Tunis — Tunisian activist Azyz Amami's trial on Friday (May 23rd) is sparking a national debate on the issue of criminal penalties for cannabis possession.
Amami and a friend were arrested May 12th in La Goulette for alleged possession of a narcotic substance.
The 31-year-old from Sidi Bouzid gained fame as an opponent of the Ben Ali regime. He was one of the first bloggers to write about the Tunisian revolution. He has also spoken out against police actions targeting young people.
Amami, who denies the charges, has received broad support. The Arabic Network for Human Rights Information (ANHRI) denounced his arrest as an example of "the persistent prosecution of youth and activists of the revolution". Tunis youths this week protested outside the interior ministry headquarters to demand his release.
According to attorney Ghazi Mrabet, Amami's arrest aims to quell free speech and eliminate what is left of the spirit of the revolution.
"He is a target because of his support for the youth revolution and his continuous criticism of police abuse," his father Khaled Amami told Magharebia. "These are trumped-up charges."
Activist Mounira Yaakoub argues that the case has nothing to do with the consumption of drugs.
"Azyz Amami is a prisoner of conscience who upset many in the government and in the opposition with his clear opinions and his voice in matters relating to the constitution and the system as a whole," Yaakoub said.
Amami's arrest is also raising questions about mandatory sentencing for cannabis cases.
Under the controversial 1992 law, drug consumptions is punished by jail time and a fine of one thousand dinars.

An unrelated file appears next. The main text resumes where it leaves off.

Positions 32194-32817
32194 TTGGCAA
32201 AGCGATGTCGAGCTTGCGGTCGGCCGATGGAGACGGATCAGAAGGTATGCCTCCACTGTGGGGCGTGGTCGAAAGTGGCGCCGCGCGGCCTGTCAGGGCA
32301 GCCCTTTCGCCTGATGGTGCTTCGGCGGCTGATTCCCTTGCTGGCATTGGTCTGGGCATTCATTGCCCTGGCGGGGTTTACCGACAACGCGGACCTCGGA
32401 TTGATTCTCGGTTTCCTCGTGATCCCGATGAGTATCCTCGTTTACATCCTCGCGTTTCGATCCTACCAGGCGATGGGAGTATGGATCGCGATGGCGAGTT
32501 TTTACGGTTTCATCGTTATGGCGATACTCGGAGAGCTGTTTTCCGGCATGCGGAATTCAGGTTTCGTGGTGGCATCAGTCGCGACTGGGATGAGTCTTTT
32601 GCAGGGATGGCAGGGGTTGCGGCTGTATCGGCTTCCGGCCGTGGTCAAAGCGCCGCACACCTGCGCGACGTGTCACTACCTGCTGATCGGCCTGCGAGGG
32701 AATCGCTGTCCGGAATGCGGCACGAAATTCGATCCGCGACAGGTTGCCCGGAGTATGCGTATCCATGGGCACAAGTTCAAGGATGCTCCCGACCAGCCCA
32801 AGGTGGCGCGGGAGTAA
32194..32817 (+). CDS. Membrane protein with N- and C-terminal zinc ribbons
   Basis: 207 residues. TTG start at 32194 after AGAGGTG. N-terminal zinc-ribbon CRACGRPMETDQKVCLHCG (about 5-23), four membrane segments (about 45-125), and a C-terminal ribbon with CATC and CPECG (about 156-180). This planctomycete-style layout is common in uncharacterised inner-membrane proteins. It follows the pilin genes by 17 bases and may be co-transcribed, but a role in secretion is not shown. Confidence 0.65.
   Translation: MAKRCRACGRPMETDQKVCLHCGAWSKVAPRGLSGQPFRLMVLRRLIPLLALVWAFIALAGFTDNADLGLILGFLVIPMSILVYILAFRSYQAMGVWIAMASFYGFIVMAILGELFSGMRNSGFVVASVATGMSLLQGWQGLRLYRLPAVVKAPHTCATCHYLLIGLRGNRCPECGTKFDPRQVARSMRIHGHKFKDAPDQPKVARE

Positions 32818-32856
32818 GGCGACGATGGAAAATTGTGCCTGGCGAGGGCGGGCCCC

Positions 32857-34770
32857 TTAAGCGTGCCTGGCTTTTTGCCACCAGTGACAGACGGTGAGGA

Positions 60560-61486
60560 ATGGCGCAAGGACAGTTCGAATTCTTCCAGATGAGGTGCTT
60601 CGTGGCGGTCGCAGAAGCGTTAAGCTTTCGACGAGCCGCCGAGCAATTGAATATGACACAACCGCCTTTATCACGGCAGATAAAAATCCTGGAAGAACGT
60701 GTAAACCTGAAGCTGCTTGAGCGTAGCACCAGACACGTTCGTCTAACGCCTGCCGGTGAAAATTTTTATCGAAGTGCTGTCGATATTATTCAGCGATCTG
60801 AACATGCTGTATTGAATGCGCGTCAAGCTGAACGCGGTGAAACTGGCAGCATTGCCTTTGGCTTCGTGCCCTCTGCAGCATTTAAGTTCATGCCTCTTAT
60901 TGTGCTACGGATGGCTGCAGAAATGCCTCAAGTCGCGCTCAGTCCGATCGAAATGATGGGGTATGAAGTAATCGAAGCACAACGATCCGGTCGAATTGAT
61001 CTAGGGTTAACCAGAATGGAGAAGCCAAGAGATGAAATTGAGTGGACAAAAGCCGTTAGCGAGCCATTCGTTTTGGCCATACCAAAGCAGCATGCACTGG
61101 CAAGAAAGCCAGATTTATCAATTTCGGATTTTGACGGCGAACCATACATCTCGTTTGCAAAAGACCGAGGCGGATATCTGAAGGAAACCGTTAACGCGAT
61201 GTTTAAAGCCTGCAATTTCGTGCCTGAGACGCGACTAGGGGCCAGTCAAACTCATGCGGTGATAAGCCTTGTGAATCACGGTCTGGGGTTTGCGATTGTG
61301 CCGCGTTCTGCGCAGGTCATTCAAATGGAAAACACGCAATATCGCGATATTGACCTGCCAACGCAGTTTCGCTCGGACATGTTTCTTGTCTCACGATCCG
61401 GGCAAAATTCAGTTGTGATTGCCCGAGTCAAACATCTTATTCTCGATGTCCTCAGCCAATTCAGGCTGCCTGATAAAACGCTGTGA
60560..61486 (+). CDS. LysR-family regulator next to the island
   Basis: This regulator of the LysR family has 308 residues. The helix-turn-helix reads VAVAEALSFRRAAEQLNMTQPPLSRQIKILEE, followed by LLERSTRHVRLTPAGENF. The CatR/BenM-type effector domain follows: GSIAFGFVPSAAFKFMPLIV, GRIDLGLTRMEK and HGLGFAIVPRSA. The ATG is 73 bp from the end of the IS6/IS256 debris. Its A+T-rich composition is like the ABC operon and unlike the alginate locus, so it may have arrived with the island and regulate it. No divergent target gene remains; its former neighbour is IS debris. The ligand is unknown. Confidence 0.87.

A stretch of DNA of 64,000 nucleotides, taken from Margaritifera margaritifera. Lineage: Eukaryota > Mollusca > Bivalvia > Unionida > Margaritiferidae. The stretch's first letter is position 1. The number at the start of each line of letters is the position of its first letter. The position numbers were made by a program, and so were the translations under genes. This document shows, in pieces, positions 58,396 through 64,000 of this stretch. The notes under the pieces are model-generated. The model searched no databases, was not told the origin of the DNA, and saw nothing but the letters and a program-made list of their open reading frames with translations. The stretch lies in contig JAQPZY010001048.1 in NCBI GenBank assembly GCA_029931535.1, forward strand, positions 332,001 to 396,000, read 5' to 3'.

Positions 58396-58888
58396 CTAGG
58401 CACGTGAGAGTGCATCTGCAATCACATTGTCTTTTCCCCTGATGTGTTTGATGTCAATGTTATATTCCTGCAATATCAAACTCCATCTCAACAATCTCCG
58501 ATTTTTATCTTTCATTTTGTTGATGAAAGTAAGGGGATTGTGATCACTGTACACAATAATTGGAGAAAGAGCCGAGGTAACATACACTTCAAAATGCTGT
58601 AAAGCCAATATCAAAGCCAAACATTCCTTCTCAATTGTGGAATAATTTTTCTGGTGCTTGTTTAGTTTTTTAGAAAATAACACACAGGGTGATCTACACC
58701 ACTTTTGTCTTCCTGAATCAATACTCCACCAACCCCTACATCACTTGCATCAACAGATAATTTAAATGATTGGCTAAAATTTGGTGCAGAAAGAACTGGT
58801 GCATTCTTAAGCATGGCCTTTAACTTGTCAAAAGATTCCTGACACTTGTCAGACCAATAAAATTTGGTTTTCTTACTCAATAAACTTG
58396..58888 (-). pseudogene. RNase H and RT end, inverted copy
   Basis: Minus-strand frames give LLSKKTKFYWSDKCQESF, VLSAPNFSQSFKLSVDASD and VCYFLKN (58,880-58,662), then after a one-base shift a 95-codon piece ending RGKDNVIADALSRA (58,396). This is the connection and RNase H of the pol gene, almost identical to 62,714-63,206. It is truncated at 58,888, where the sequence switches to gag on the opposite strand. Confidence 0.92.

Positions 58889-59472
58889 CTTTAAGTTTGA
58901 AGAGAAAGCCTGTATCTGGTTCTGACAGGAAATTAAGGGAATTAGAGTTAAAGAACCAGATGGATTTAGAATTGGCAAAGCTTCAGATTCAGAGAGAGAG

The law also prevents judges from considering mitigating circumstances, Tunisian Magistrates Union (SMT) official Walid Louguini explained.
"In other words, the judge is forced to sentence any defendant in the case of consumption of zatlah to one year in prison and a fine," he said.
The court "does not differentiate between a high school student, a university student and a delinquent", the magistrate added.
Hafidha Khidhr went through this experience with her son. He spent six months in prison before receiving a presidential pardon.
"My son was devoted to his studies at the Engineering Institute and was preparing for his graduation last year with honours. However, he consumed zatlah with some friends one evening and police raided the house," she told Magharebia.
Hafidha's son is not alone. According to figures released last year by the Tunisia's Centre for Judicial Studies, approximately 30 percent of the population under age 35 consume zatlah.
But some citizens worry that a more lenient policy would increase usage.
"This is a danger to the Tunisian people as a whole," civil servant Nadira Ben Youssef said.
Lawyer Majid Haj Ali raises another concern about amending the drug laws.
"Tunisia's border with Libya is not safe," he told Magharebia. "Drug dealers are operating heavily on the border and the fear is that Tunisia could become a transit area toward Europe and the world."
He suggested that punishment "be mitigated for first time users but enforced in case of recidivism".
"The law must be revised in that direction," the attorney added. "And why not propose community service, which does not exist now in Tunisian law?"